Reprinted from the March 2014 issue of “Gospel Advocate” Magazine.
In the last 50 years, society has experienced a tsunami-like change in the way that it thinks. There are many terms by which this philosophical change can be described, but for purposes of this article, let’s say it is the difference between a rationalistic, enlightenment way of thinking (from about 1700-1960) and a postmodern era way of thinking (from 1960 to today). It represents a shift in civilizations, one where values held for several hundred years are collapsing.
While we must know the gospel, and while it is always true, we must also know the world to which we take the gospel. Much of the evangelism we carried out in the past was “argument-based,” dependent on rational reasoning and an appeal to biblical authority. Neither of these can be counted on as persuasive today. Please note that although the gospel has not changed, simply shouting Bible verses and expecting to make disciples by out-arguing people will not prove as effective in today’s culture.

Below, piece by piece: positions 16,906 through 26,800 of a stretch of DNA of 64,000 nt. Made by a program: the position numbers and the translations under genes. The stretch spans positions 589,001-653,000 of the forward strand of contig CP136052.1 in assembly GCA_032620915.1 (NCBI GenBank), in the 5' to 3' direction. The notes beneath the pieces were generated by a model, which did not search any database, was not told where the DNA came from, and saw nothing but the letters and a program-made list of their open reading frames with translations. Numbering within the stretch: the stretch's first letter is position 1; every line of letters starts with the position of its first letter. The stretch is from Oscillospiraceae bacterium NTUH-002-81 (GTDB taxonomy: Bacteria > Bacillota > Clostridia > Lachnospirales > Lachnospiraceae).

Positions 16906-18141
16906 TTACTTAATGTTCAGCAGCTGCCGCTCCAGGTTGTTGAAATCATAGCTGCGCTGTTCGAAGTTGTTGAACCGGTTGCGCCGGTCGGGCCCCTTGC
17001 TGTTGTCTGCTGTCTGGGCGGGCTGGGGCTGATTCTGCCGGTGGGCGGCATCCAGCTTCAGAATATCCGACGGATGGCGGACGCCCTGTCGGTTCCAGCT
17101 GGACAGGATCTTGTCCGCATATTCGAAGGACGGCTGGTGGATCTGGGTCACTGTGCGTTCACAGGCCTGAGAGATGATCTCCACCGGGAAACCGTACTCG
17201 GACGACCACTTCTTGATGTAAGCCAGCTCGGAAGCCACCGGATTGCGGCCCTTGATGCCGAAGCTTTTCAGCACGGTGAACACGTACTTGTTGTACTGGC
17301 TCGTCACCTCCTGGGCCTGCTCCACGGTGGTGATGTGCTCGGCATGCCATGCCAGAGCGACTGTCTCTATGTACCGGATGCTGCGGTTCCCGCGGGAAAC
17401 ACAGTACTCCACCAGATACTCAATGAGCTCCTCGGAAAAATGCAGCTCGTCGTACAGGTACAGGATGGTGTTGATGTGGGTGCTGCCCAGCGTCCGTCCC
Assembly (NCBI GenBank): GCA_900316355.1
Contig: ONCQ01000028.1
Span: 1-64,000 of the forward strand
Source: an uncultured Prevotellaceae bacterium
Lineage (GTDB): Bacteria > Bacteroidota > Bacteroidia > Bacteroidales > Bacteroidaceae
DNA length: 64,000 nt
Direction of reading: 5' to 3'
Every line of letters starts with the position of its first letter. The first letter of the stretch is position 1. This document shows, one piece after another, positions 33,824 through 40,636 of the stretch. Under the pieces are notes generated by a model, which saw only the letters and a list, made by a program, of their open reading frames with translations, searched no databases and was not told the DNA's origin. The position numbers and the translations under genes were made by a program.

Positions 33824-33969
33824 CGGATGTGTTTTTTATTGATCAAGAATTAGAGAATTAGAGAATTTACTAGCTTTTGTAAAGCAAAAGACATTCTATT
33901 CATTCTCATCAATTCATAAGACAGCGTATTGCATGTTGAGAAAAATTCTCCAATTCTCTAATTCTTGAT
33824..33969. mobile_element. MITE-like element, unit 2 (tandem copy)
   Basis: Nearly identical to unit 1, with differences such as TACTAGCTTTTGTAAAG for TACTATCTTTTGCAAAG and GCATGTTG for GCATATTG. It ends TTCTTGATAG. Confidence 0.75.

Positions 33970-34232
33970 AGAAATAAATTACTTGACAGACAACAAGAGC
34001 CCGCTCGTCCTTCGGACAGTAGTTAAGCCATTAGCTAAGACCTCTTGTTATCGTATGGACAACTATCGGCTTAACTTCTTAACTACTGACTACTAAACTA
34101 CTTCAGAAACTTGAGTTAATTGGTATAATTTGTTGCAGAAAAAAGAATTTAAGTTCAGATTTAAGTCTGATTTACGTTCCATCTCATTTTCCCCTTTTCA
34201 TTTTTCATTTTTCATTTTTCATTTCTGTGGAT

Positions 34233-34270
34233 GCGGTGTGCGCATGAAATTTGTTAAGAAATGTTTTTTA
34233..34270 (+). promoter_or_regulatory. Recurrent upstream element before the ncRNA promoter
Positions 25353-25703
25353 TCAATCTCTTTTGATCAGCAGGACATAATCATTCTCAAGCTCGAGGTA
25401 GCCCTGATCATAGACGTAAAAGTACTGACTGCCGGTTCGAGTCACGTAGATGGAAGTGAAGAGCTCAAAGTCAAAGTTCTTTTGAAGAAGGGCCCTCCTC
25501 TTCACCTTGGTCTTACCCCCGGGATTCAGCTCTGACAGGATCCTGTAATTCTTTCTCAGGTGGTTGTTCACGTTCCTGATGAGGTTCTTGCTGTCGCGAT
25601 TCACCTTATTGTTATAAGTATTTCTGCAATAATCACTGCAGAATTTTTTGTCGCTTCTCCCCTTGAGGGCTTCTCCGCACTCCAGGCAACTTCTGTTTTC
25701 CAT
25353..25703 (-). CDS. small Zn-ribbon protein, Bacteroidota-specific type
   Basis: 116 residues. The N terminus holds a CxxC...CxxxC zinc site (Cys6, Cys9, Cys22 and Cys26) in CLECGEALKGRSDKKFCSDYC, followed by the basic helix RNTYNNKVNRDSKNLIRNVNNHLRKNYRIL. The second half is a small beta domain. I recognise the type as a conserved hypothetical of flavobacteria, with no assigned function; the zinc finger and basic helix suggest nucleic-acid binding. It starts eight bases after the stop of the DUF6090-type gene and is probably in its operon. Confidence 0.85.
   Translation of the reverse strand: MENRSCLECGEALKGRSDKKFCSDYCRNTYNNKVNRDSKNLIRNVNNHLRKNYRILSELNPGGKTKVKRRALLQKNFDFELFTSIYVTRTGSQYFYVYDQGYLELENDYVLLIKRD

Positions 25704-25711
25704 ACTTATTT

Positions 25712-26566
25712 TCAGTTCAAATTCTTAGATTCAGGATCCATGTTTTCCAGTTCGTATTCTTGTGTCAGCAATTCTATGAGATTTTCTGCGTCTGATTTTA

The Enlightenment (1700-1960)
In this era we observe the elevation of human reason over every other aspect of human life. God’s authority was replaced by humans as the center of existence. Once Napoleon was speaking to French scientist Pierre-Simon LaPlace about the solar system: “I notice you made no mention of God in your calculations,” Napoleon noted. “Sire,” LaPlace was said to have responded, “I no longer have need of that hypothesis.”
Although early scientists in this era were devout believers in God, as their scientific method began to produce more and more scientific advances, they began to see God as unnecessary, a remnant of the Dark Ages.